Published online May 28, 2020. doi: 10.3748/wjg.v26.i20.2533
Peer-review started: December 23, 2019
First decision: April 1, 2020
Revised: April 7, 2020
Accepted: April 29, 2020
Article in press: April 29, 2020
Published online: May 28, 2020
Stress-induced gastric mucosal lesion (SGML) is one of the most common visceral complications after trauma. Exploring the nervous mechanisms of SGML has become a research hotspot. Restraint water-immersion stress (RWIS) can induce GML and has been widely used to elucidate the nervous mechanisms of SGML. It is believed that RWIS-induced GML is mainly caused by the enhanced activity of vagal parasympathetic nerves. Many central nuclei, such as the dorsal motor nucleus of the vagus, nucleus of the solitary tract, supraoptic nucleus and paraventricular nucleus of the hypothalamus, mediodorsal nucleus of the thalamus, central nucleus of the amygdala and medial prefrontal cortex, are involved in the formation of SGML in varying degrees. Neurotransmitters/neuromodulators, such as nitric oxide, hydrogen sulfide, vasoactive intestinal peptide, calcitonin gene-related peptide, substance P, enkephalin, 5-hydroxytryptamine, acetylcholine, catecholamine, glutamate, γ-aminobutyric acid, oxytocin and arginine vasopressin, can participate in the regulation of stress. However, inconsistent and even contradictory results have been obtained regarding the actual roles of each nucleus in the nervous mechanism of RWIS-induced GML, such as the involvement of different nuclei with the time of RWIS, the different levels of involvement of the sub-regions of the same nucleus, and the diverse signalling molecules, remain to be further elucidated.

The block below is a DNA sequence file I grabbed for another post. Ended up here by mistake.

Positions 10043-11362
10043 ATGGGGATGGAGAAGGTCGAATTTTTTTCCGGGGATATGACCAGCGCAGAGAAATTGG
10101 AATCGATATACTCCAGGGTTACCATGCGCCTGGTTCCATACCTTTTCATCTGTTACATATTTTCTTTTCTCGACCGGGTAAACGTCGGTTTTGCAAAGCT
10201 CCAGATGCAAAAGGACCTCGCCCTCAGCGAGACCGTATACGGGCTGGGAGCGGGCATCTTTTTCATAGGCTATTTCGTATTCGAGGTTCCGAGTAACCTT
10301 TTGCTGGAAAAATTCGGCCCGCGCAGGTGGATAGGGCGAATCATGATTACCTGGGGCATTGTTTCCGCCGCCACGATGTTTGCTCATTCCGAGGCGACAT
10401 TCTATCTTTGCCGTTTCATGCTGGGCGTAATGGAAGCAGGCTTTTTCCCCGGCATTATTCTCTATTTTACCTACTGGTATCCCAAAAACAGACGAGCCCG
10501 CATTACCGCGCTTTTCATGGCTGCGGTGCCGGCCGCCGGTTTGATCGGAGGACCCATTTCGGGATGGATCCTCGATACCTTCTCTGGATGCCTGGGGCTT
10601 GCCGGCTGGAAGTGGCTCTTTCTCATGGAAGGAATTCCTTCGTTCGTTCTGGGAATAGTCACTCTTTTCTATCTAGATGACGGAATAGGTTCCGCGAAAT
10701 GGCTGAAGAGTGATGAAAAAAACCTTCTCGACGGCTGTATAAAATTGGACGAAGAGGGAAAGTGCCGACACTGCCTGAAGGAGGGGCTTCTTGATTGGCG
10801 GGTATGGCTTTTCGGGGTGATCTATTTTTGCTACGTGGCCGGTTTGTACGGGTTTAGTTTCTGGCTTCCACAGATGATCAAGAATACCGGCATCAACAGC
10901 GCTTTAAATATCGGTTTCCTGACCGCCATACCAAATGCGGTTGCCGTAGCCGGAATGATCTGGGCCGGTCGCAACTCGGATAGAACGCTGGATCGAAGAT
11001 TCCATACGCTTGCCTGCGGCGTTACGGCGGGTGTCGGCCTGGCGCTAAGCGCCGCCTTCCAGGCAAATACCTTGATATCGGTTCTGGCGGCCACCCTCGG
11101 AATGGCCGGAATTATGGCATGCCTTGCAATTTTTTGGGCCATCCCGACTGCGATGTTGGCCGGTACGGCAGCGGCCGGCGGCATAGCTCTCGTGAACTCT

Core tip: The nervous mechanisms of gastric mucosal lesion in rats subjected to restraint water-immersion stress were investigated. Abnormal regulation of the enteric nervous system, mainly due to the enhanced activity of the parasympathetic nervous system, can induce gastrointestinal dysfunction. The central nucleus such as dorsal motor nucleus of the vagus, nucleus ambiguous, nucleus of the solitary tract, paraventricular nucleus, supraoptic nucleus, mediodorsal nucleus of the thalamus, central nucleus of the amygdala and medial prefrontal cortex are all involved in the formation of stress-induced gastric mucosal lesion. Nitric oxide, 5-hydroxytryptamine, hydrogen sulfide, calcitonin gene-related peptide, vasoactive intestinal peptide, acetylcholine, catecholamine, glutamate, γ-aminobutyric acid, oxytocin and arginine vasopressin may be involved in the physiological process.